In The Matter Of Metrocab & In The Matter Of Frazer Nash Technology v Revenue & Customs (2010)
The court refused to exercise its discretion to rescind winding-up orders made against two companies where the circumstances were not significantly different from those at the time the orders were made, and the court was not satisfied that it had been provided with all the material facts.
The applicant companies (M and F) applied to rescind winding-up orders which had been made against them. M and F were run by a sole director and majority shareholder (S). Both companies had been wound-up on petitions presented by Revenue and Customs for unpaid National Insurance and PAYE contributions. The combined debt was in the region of £250,000. M and F's applications had been made between three-and-a-half and four months late and were opposed by persons claiming to be creditors. Those persons included M's landlord and a group of companies involved in litigation with M and F concerning unpaid loans and promissory notes. In the course of that litigation, S had paid £5 million into court (see Kazeminy v Siddiqi (2009) EWHC 3207 (Comm) and Kazeminy v Siddiqi (2010) EWHC 201 (Comm)). Revenue and Customs indicated that if M and F paid their debts plus costs, it would not oppose the instant applications. M and F submitted that (1) they had delayed in making the application because it was necessary to obtain third party funding; (2) it was appropriate to rescind the winding-up orders as they had now concluded new contracts to build taxicabs, which would enable them to pay off all their debts and have a viable future.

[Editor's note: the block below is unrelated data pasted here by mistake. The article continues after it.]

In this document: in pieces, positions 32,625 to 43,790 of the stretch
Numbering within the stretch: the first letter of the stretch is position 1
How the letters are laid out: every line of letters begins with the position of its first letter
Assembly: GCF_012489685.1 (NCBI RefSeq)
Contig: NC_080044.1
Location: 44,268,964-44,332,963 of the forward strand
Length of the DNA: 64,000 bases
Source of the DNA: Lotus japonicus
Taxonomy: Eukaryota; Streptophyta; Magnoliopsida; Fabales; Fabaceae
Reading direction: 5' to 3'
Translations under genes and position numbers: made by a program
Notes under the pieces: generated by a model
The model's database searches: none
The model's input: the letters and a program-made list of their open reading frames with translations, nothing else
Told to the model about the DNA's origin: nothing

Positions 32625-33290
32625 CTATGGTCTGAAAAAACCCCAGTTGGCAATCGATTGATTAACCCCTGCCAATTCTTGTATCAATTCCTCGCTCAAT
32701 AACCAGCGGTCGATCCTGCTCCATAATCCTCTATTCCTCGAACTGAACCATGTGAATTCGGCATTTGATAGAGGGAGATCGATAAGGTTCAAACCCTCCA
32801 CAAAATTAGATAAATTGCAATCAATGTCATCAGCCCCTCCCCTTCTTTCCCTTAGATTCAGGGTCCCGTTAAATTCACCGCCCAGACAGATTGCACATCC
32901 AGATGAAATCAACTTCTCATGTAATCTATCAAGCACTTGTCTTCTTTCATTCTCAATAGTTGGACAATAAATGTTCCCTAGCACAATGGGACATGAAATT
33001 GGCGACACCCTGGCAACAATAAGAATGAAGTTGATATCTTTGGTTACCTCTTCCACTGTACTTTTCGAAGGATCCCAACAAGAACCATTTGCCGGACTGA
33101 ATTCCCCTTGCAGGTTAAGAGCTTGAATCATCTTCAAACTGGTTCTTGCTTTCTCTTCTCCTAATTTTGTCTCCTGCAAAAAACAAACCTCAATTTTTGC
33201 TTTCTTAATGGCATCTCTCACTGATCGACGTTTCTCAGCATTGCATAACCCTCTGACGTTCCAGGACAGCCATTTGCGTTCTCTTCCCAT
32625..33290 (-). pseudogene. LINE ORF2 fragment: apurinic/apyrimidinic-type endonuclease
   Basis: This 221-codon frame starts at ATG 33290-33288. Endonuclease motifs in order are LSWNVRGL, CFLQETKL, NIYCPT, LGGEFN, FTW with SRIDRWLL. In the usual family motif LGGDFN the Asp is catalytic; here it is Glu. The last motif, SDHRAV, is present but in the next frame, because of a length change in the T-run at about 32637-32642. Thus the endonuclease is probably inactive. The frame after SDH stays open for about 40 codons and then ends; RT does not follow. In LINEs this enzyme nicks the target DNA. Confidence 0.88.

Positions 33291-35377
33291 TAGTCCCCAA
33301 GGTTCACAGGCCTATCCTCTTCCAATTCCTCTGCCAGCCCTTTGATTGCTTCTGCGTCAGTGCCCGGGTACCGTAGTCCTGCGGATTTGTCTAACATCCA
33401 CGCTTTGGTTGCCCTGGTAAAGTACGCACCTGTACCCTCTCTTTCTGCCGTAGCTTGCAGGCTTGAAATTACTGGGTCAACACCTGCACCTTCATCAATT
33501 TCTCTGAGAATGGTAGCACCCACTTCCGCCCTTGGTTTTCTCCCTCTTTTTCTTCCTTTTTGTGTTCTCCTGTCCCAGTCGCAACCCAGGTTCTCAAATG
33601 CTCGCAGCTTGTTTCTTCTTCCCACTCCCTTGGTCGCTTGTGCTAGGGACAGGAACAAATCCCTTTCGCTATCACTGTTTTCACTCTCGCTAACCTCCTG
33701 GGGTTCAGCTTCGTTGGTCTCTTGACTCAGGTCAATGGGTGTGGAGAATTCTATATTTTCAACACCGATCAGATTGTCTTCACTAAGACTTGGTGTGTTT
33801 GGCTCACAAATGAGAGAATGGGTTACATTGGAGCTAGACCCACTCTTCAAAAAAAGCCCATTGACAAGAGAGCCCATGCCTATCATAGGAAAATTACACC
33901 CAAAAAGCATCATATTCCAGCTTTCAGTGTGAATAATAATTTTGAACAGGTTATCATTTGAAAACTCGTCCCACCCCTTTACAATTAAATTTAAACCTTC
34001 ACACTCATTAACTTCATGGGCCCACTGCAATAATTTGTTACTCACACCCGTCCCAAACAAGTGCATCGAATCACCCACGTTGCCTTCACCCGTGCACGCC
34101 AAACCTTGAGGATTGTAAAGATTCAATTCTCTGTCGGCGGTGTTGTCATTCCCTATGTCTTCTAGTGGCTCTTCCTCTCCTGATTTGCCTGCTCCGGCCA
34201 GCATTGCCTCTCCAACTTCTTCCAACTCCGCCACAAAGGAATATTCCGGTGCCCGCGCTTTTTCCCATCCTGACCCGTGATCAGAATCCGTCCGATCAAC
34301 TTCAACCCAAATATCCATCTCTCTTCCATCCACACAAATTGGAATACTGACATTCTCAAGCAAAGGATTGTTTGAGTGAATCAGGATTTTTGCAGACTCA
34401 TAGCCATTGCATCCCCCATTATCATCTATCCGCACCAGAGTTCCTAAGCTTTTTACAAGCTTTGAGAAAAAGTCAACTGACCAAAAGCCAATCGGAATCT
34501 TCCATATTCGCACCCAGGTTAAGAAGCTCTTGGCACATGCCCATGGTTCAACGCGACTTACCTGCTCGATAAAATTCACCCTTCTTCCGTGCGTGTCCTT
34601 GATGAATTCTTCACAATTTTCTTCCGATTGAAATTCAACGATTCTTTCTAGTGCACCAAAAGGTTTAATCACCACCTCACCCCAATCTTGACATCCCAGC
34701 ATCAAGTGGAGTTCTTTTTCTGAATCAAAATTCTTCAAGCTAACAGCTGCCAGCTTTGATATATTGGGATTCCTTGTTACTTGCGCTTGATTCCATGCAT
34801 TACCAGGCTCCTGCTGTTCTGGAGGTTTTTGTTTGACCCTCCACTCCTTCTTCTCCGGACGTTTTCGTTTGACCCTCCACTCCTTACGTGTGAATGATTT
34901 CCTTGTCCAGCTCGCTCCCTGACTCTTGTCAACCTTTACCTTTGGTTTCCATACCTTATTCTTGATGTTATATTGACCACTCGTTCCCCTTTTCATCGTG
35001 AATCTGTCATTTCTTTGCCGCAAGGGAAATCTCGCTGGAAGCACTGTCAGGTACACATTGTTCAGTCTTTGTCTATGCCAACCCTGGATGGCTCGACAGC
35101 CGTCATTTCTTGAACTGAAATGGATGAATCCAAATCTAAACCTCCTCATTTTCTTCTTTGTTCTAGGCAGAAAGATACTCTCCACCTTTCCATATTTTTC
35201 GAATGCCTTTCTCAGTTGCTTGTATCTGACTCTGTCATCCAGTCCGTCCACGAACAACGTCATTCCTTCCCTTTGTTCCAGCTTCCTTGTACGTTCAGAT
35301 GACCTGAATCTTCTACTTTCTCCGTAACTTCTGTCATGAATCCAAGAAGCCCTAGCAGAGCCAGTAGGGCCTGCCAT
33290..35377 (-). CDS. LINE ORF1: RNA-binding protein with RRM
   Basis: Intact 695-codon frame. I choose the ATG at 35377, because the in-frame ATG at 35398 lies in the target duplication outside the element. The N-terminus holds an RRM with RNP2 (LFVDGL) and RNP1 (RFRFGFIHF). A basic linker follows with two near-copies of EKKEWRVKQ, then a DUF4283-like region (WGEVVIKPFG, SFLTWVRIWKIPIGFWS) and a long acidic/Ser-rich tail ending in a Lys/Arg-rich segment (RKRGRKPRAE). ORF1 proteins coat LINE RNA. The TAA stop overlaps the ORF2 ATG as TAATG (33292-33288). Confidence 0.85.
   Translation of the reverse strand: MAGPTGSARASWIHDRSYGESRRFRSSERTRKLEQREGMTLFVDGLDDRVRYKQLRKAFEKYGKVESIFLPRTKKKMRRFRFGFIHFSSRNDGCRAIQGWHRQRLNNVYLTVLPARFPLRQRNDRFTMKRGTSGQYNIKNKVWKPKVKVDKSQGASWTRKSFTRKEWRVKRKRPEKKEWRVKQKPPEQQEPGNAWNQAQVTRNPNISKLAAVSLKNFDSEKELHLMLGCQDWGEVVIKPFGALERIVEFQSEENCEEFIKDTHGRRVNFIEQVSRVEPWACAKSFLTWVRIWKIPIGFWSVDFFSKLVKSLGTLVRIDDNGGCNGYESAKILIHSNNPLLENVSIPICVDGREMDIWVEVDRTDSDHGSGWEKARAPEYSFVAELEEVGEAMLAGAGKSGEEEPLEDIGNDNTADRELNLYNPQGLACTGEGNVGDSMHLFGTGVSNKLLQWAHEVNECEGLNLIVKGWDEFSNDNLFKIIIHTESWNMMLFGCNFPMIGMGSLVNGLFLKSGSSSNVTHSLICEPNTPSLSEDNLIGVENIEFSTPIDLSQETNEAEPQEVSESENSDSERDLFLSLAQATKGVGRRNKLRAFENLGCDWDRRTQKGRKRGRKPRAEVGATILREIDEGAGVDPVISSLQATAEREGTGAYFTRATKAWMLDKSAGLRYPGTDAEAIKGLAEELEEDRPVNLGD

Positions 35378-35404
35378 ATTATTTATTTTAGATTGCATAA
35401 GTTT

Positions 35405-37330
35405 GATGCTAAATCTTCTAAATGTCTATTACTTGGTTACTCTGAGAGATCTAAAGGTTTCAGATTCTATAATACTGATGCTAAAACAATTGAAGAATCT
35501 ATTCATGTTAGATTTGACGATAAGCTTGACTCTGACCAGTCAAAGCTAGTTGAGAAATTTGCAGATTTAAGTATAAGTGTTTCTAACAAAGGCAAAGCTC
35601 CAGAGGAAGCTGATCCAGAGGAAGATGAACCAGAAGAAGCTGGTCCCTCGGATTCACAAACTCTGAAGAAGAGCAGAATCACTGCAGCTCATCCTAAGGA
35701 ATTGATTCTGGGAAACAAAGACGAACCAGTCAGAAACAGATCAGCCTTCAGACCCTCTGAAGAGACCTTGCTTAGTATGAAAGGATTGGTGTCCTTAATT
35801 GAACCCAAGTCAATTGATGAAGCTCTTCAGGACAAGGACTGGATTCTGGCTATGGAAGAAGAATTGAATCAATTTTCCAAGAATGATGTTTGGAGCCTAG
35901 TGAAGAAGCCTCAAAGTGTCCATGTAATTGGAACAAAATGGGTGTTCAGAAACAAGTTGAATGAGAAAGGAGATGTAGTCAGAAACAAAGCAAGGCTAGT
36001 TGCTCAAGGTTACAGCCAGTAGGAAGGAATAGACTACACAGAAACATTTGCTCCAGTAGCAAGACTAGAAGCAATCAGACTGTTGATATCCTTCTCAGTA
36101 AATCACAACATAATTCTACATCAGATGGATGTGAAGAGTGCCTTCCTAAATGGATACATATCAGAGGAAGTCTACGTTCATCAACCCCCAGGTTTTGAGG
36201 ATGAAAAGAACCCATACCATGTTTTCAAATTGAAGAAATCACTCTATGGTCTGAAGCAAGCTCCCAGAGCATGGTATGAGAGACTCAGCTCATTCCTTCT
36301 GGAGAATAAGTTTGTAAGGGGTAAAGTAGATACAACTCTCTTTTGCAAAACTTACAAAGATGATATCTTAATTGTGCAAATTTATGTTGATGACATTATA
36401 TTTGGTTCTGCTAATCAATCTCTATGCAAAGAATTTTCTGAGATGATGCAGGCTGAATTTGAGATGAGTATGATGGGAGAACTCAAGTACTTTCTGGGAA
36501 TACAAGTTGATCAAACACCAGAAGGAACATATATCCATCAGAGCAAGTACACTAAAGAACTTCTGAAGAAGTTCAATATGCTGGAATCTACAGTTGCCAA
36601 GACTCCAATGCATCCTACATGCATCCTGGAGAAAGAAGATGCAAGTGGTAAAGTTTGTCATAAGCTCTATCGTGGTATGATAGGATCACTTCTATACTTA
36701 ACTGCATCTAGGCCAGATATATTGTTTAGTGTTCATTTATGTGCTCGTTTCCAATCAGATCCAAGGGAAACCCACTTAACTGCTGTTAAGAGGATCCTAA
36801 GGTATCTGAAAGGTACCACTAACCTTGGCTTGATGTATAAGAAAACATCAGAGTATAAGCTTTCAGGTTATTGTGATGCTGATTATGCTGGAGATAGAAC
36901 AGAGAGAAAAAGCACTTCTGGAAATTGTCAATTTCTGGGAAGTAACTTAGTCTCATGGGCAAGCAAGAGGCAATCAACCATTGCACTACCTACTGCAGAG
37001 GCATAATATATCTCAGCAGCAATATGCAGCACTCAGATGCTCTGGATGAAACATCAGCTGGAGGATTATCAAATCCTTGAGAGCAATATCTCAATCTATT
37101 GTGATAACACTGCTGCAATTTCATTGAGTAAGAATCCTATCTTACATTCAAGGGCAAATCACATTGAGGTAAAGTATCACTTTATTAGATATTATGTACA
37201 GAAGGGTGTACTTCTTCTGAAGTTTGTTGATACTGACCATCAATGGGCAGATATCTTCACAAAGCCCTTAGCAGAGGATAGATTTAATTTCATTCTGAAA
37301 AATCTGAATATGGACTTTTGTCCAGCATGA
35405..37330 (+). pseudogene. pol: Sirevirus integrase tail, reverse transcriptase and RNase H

(1) The analysis set out in Sayers v Clarke Walker (2002) EWCA Civ 645, (2002) 1 WLR 3095 concerning applications for permission to appeal out of time was equally applicable in the context of an application for an extension of time made under the Insolvency Rules. Therefore the checklist in CPR r.3.9 concerning relief from sanctions should be used, Sayers applied. The interests of the administration of justice required any application for rescission of a winding-up order to be made promptly or a considerable degree of uncertainty would arise for creditors, the official receiver and any liquidator appointed. Under the Insolvency Rules 1986 r.7.47, applications for rescission were to be made within seven days of the date of the winding-up order. M and F had delayed significantly in making their application. That delay was intentional and without any proper justification. The suggestion that third party funds were required was unconvincing, particularly as the findings in the Commercial Court proceedings strongly supported the conclusion that S had substantial funds available, much of it from his personal resources. The effect of the delay was an added period of uncertainty for creditors and the joint liquidators in respect of M and F's status. The balance therefore came down against the grant of an extension of time. (2) From the authorities, it appeared that the power to rescind a winding-up order was discretionary and only to be exercised with caution. The onus was on the applicant to satisfy the court that it was an appropriate case in which to exercise the discretion. It would only be an appropriate case where the circumstances were exceptional, and the circumstances relied on had to involve a material difference from those before the court which had made the original order. Further, in dismissing a winding-up petition so that the company would be free to resume trading, the court had to be satisfied that the debt of the petitioning creditor would be paid, that the court was in possession of all material facts, there was nothing that required further investigation, and there were no other cogent reasons for not making the order sought, Dollar Land (Feltham) Ltd, Re (1995) BCC 740 Ch D (Companies Ct), Piccadilly Property Management Ltd, Re (2000) BCC 44 Ch D (Companies Ct), Wilson v Specter Partnership (2007) EWHC 133 (Ch), (2007) 5 Costs LR 802, Papanicola v Humphreys (2005) EWHC 335 (Ch), (2005) 2 All ER 418 and Bhanderi v Customs and Excise Commissioners (2004) EWHC 1765 (Ch), (2005) 1 BCLC 388 applied. Applying those principles, the court was not satisfied that it would be appropriate to accede to M and F's applications. First, the registrar had been aware of M and F's impending new contracts at the time of the winding-up order. The instant court had not seen the terms of the contracts, even in redacted form. The situation was therefore not significantly different from that before the registrar. Second, although adequate provision appeared to have been made to meet the petition debt and other undisputed debts, the court was not satisfied that sufficient protection was offered in connection with the costs of the liquidators, or that M and F would be able to meet their debts as they fell due if the winding-up orders were rescinded. Although it was possible that S might make further funding available, S's failure to provide such funding in the past so as to avoid the making of the winding-up orders did not inspire confidence. Third, the evidence served in support of the applications had been presented in a misleading way, and the court had not been provided with all the material facts. For example, S's witness statements were wholly inadequate in providing sufficient information regarding the financial position of M and F, and he had given different information to the liquidators from the information he presented to the court. The court was not satisfied that S had fully cooperated with the liquidators, and the liquidators had properly concluded that there were a number of matters warranting further investigation.